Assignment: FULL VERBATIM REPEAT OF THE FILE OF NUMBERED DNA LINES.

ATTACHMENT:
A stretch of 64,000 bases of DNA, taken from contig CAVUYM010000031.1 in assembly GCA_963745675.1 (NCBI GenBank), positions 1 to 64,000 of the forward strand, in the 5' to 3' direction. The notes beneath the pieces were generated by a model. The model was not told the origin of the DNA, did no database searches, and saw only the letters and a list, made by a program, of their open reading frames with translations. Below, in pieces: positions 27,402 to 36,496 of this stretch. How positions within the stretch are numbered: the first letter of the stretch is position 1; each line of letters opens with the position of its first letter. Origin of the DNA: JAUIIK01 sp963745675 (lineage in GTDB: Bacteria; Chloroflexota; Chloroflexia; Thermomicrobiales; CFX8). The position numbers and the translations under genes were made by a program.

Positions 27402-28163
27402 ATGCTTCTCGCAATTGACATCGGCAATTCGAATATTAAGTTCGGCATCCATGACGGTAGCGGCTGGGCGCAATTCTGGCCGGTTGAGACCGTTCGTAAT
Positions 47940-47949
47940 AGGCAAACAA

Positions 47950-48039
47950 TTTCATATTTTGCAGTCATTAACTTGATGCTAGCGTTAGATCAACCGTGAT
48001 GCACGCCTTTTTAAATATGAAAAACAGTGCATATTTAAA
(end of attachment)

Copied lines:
A stretch of 64,000 bases of DNA, taken from contig CAVUYM010000031.1 in assembly GCA_963745675.1 (NCBI GenBank), positions 1 to 64,000 of the forward strand, in the 5' to 3' direction. The notes beneath the pieces were generated by a model. The model was not told the origin of the DNA, did no database searches, and saw only the letters and a list, made by a program, of their open reading frames with translations. Below, in pieces: positions 27,402 to 36,496 of this stretch. How positions within the stretch are numbered: the first letter of the stretch is position 1; each line of letters opens with the position of its first letter. Origin of the DNA: JAUIIK01 sp963745675 (lineage in GTDB: Bacteria; Chloroflexota; Chloroflexia; Thermomicrobiales; CFX8). The position numbers and the translations under genes were made by a program.

Positions 27402-28163
27402 ATGCTTCTCGCAATTGACATCGGCAATTCGAATATTAAGTTCGGCATCCATGACGGTAGCGGCTGGGCGCAATTCTGGCCGGTTGAGACCGTTCGTAAT
Positions 47940-47949
47940 AGGCAAACAA

Positions 47950-48039
47950 TTTCATATTTTGCAGTCATTAACTTGATGCTAGCGTTAGATCAACCGTGAT
48001 GCACGCCTTTTTAAATATGAAAAACAGTGCATATTTAAA